Gardening Help FAQs

Here are answers to some of the most common questions we receive about garden plants. You will find concise information on general gardening techniques as well as plant selection and care. For detailed information on specific plant pests and problems refer to our Common Garden Pests and Problems page.

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Horticulture Questions and Answers

Which raspberry varieties are good for this area?

Raspberries are good choices for St. Louis gardens. They are generally productive and do not require a large growing area. The savings from growing your own can also be substantial as store bought raspberries are expensive.

There are three main types of raspberries: the red raspberry, black raspberries (not to be confused with blackberries) and purple raspberries. Red raspberries are the most familiar. Yellow raspberries are a mutation of red raspberries and differ from them only in their color. Black raspberries, however, have a favor quite different from red raspberries. Purple raspberries are a cross between red and black raspberries and have a flavor closer to black raspberries.

Some varieties of black raspberries to grow in St. Louis are Bristol, Allen, Cumberland and Jewell. Two varieties of purple raspberries are Brandywine and Royalty. Black and purple raspberries ripen in mid-summer.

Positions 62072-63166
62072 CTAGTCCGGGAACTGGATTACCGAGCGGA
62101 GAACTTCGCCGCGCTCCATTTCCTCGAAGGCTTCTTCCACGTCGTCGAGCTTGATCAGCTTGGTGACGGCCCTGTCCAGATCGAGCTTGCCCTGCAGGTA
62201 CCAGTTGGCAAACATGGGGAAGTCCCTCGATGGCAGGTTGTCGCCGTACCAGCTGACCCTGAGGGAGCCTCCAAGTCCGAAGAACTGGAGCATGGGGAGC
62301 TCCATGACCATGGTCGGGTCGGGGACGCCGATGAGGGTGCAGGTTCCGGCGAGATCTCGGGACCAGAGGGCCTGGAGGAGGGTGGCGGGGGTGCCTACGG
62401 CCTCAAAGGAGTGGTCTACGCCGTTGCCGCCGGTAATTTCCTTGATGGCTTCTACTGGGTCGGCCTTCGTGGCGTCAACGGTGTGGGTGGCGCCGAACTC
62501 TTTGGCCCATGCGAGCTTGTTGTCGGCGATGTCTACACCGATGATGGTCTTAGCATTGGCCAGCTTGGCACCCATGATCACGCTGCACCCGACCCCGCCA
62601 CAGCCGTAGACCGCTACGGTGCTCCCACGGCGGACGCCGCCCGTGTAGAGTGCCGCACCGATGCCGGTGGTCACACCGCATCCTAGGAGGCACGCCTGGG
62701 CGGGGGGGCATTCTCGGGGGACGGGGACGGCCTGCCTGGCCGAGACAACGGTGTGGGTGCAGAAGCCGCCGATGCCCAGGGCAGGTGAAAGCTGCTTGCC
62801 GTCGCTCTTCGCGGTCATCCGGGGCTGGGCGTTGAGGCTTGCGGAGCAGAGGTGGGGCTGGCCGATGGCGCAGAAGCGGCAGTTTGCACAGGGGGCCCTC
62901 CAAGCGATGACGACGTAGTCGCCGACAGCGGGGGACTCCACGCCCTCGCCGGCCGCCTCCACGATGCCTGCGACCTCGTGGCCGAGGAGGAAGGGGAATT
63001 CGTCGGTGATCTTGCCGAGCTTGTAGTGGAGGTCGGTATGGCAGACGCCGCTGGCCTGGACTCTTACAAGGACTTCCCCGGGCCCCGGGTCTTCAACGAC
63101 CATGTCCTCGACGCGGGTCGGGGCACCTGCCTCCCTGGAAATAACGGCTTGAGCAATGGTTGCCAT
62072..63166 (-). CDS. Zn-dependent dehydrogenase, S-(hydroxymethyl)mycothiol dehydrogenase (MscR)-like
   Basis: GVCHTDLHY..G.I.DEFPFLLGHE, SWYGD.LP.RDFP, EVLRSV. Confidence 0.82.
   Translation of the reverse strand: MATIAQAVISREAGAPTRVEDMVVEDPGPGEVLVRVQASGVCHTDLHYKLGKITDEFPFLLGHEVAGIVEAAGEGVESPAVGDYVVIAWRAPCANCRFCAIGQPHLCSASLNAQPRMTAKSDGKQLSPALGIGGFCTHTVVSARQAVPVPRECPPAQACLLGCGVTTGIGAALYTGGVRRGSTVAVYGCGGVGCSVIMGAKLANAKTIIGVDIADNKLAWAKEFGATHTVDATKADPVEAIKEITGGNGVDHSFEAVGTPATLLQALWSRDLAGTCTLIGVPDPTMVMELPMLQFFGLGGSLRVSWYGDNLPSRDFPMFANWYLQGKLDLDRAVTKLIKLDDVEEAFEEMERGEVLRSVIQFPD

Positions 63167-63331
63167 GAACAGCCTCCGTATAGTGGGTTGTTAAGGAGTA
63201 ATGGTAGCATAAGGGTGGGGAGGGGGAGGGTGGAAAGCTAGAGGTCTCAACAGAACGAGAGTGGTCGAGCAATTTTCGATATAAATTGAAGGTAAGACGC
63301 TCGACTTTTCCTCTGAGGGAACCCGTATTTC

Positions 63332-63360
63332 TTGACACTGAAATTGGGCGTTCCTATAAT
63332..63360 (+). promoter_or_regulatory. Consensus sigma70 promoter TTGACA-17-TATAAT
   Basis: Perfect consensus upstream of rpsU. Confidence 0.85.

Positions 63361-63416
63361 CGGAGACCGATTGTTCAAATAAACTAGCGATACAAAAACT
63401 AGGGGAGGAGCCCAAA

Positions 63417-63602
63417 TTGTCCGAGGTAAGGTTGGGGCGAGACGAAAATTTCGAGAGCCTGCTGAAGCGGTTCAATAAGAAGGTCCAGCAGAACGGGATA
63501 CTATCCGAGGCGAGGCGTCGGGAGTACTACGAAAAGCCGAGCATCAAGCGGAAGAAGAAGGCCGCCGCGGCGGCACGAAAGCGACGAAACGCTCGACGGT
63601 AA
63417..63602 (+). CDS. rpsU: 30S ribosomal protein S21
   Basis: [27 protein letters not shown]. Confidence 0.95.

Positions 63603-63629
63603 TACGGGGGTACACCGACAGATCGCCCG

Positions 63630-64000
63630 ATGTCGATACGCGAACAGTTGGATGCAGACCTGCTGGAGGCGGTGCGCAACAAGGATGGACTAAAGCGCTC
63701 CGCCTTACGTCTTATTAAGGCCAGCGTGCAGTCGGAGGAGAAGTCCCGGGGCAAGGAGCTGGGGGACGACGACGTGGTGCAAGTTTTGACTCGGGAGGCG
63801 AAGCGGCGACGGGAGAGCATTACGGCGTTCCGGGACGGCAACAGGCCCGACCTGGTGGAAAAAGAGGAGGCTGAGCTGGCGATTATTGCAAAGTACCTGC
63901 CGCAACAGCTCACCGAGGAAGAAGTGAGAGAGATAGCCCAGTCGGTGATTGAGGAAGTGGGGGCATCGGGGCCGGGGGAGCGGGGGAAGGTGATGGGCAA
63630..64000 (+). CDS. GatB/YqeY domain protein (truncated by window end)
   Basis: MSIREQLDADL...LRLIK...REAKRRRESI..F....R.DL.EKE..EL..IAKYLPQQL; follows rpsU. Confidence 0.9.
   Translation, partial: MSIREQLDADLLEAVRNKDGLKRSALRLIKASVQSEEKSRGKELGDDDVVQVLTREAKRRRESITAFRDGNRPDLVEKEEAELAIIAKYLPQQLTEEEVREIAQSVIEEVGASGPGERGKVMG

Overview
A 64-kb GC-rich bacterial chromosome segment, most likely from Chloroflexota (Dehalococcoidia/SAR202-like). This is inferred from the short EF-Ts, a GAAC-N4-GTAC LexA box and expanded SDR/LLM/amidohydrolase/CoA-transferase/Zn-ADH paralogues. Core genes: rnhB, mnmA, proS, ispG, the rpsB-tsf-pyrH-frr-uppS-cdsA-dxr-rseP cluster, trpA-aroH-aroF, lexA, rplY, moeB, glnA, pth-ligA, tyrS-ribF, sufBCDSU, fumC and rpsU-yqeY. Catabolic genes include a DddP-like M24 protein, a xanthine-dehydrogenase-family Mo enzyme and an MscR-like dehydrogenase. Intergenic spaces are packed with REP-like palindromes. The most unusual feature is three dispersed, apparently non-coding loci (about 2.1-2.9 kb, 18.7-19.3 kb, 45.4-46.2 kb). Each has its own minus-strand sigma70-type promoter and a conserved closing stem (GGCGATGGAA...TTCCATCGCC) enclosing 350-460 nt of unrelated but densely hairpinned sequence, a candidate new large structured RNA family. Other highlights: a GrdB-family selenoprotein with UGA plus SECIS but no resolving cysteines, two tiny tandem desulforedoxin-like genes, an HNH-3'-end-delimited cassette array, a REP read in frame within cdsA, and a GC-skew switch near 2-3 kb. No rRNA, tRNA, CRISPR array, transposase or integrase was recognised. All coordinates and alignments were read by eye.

Red raspberries are a bit more confusing. In addition to varieties of red raspberries that produce red or yellow colored fruit there are also varieties that produce one crop of fruit in mid-summer, and other varieties that produce both a summer and fall crop. These varieties are called everbearers.

Latham and Taylor are two good summer producing red raspberries. Heritage and September are everbearing varieties. Two good varieties of yellow fruited raspberries are Amber and Fall Gold. Amber is a summer bearer and Fall Gold is an everbearer.

One final note. Although everbearing raspberries can produce two crops a year, some growers recommend cutting the everbearers to the ground in the fall. This keeps the plants from producing a summer crop but produces a larger fall crop.